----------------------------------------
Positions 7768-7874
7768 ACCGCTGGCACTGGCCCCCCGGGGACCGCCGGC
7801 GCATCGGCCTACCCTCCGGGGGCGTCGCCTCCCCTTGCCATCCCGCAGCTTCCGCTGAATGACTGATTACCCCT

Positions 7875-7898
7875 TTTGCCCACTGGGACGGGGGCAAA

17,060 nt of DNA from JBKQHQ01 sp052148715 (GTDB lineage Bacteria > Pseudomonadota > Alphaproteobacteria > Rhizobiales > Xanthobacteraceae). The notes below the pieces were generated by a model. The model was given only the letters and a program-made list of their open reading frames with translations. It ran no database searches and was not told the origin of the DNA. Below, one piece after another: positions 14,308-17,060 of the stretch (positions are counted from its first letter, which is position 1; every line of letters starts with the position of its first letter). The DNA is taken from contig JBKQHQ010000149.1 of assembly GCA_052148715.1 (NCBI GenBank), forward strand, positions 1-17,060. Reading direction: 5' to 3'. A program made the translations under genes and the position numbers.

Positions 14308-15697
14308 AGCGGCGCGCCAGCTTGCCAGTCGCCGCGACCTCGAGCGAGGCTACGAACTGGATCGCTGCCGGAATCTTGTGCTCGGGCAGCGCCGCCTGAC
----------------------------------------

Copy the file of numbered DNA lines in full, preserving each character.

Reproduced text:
Positions 7768-7874
7768 ACCGCTGGCACTGGCCCCCCGGGGACCGCCGGC
7801 GCATCGGCCTACCCTCCGGGGGCGTCGCCTCCCCTTGCCATCCCGCAGCTTCCGCTGAATGACTGATTACCCCT

Positions 7875-7898
7875 TTTGCCCACTGGGACGGGGGCAAA

17,060 nt of DNA from JBKQHQ01 sp052148715 (GTDB lineage Bacteria > Pseudomonadota > Alphaproteobacteria > Rhizobiales > Xanthobacteraceae). The notes below the pieces were generated by a model. The model was given only the letters and a program-made list of their open reading frames with translations. It ran no database searches and was not told the origin of the DNA. Below, one piece after another: positions 14,308-17,060 of the stretch (positions are counted from its first letter, which is position 1; every line of letters starts with the position of its first letter). The DNA is taken from contig JBKQHQ010000149.1 of assembly GCA_052148715.1 (NCBI GenBank), forward strand, positions 1-17,060. Reading direction: 5' to 3'. A program made the translations under genes and the position numbers.

Positions 14308-15697
14308 AGCGGCGCGCCAGCTTGCCAGTCGCCGCGACCTCGAGCGAGGCTACGAACTGGATCGCTGCCGGAATCTTGTGCTCGGGCAGCGCCGCCTGAC